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A Quarterly Journal
Jeffrey Woodward, Founder & General Editor
Volume 6, Number 2, June 2012

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Editing Haibun & Tanka Prose:
Current Prospects

I encouraged Patricia Prime, our critical editor, to make of this current issue a special project, one devoted to eliciting the opinions of contemporary haibun and tanka prose editors upon one topic, to wit: what qualities, from their point-of-view, should an editor of the cited genres ideally possess? The time seemed appropriate for such public discussion. Diversity in the editing and writing of such prosimetra (mixed prose-and-verse compositions) may be greater now than at any period since their adoption by English-language poets. Serious practitioners have multiplied in number dramatically in recent years. An increase in haibun and tanka prose venues and, logically, in persons devoted to the business of selecting such works for publication reflects the growing popularity of this creative practice. The result of Patricia Prime's industry may be read in "Editing Haibun and Tanka Prose: A Haibun Today Colloquium," a collection of the views of eighteen contemporary editors. My modest hope is that this conversation will contribute to deeper inquiry upon the part of editors and poets of haibun and tanka prose alike.

Haibun Today may be said to mirror these broader literary developments in miniature, having come full circle from its advent in 2007 as a solo editing and publishing venture in the form of a daily blog to its current incarnation as a quarterly webzine with a staff of five editors. Our shift from a lone sailor at the helm to the present captain and crew came about gradually. I recognized that we'd traded a small vessel for a larger craft when we launched as a quarterly in 2010; an increase in the volume of submissions and of general correspondence eventually demanded, in maintaining this journal's quality, some division of labor. That was not my only consideration, however. The focus of Haibun Today, since its inception six years ago, has been not only to cultivate new writing talent by the wide promotion of haibun and tanka prose but also to preserve a tradition of the best previous writings as a firm foundation for today and tomorrow. New editors, no less than new writers, are a vital component of any living literary art. To recruit and to develop a cadre of competent editors seemed, with one stroke, to serve the immediate interest of this quarterly as well as the long-term interest of those genres that we cherish. Such are the causes that lie behind the expansion of our staff this year.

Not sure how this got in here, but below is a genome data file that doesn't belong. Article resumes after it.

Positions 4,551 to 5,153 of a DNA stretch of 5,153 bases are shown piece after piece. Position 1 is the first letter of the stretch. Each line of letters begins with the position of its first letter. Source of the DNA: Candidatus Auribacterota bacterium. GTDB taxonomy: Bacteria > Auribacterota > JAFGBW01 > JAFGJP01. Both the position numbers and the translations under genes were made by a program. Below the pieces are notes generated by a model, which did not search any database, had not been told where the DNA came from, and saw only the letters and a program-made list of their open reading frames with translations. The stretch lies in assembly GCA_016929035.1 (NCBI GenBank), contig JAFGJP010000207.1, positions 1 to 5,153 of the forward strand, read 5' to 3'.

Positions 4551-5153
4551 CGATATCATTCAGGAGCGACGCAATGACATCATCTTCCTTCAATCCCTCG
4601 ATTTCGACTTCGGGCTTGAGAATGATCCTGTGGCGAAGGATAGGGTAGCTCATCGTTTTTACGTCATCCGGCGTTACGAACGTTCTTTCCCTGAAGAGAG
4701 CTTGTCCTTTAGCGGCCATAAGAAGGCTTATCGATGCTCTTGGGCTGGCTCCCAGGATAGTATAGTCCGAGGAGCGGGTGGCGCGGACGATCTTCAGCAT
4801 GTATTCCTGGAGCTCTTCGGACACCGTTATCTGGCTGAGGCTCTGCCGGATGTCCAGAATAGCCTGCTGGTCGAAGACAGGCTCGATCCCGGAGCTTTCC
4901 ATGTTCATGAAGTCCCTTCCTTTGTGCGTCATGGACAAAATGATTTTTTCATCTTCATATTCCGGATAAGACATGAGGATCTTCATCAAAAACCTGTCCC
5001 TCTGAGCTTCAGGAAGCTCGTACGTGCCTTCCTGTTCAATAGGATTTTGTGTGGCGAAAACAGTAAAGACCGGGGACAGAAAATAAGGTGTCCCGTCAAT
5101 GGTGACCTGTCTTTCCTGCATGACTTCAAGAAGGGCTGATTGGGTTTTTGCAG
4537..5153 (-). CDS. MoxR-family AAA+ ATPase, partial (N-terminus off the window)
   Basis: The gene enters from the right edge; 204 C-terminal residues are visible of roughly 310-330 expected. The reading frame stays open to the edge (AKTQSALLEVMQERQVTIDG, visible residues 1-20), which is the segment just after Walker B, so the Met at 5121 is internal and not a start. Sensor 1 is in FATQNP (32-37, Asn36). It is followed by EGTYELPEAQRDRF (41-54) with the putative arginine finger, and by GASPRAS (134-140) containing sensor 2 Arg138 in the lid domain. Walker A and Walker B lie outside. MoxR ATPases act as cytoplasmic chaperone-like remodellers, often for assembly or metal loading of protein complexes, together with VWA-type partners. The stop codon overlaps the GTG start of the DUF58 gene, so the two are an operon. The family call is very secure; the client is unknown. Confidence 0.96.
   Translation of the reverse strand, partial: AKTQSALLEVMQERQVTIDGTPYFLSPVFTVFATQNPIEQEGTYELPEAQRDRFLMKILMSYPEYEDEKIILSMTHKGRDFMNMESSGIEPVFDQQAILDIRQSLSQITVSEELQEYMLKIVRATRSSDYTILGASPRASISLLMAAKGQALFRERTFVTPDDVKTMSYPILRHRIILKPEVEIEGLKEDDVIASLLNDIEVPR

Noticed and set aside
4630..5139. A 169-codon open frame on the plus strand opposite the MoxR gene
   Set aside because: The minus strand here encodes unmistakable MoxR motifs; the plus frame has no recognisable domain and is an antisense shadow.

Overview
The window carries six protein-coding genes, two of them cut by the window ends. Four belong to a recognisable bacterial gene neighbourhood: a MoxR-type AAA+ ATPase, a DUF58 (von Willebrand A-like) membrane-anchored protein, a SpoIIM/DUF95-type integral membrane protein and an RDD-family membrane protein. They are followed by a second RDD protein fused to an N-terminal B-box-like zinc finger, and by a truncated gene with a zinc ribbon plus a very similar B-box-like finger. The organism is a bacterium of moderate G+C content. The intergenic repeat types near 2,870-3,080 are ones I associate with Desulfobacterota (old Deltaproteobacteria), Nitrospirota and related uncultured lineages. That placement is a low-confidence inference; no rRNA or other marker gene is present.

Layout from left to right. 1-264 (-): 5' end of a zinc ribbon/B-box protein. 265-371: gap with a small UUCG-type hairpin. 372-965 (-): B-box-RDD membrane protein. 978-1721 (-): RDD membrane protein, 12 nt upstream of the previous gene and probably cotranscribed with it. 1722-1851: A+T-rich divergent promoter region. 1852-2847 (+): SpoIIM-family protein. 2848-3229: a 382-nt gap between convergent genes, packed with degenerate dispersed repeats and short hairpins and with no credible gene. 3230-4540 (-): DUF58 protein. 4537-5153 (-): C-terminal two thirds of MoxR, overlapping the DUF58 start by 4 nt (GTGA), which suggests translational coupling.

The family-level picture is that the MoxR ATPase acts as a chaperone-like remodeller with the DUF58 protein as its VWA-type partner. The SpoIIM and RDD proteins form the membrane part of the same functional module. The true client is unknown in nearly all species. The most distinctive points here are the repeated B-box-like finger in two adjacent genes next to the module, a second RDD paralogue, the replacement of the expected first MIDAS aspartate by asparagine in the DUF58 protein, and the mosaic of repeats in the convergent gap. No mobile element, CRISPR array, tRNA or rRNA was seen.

My engagement with haibun and tanka prose has been protracted and complex. I've practiced both poetic forms, offered countless line-by-line critiques of the same in online workshops, published numerous critical articles, maintained an extensive private correspondence with many of the most active poets in these fields, founded this present journal as well as the now-defunct Modern Haibun & Tanka Prose and, finally, edited The Tanka Prose Anthology. Those experiences encompass not only poetic creation and literary editing but also, in rudimentary form, resolution of online and print production and design problems, basic proofreading and original critical research. The intention of this paragraph is not to offer a curriculum vitae but to state that something applicable to editing can be gleaned from all such activities, that every person that assumes an editor's chair brings to that office an individual background with specific strengths and weaknesses, and that a competent editor, in conducting that office, continually seeks to acquire broader understanding and skill with the passage of time.

Opportunities to declare my views on the writing of haibun and tanka prose as well as the editing of the same have not been lacking. Those opinions are readily available in numerous articles, editorials and interviews. It would be redundant, and of dubious value, to burden the reader with a précis of my positions here. I would prefer, therefore, to close this editorial with a simple observation. Every good writer, to draft and revise his work satisfactorily, must be a fair editor in embryo and every accomplished editor, in some similar sense, must be in possession, if not of personal literary talent, of a generous poetic spirit. An excellent and sensitive reader is as rare as a poet. Isn't every true editor, like every true poet, precisely such a reader?

Jeffrey Woodward
Detroit, Michigan
25 May 2012

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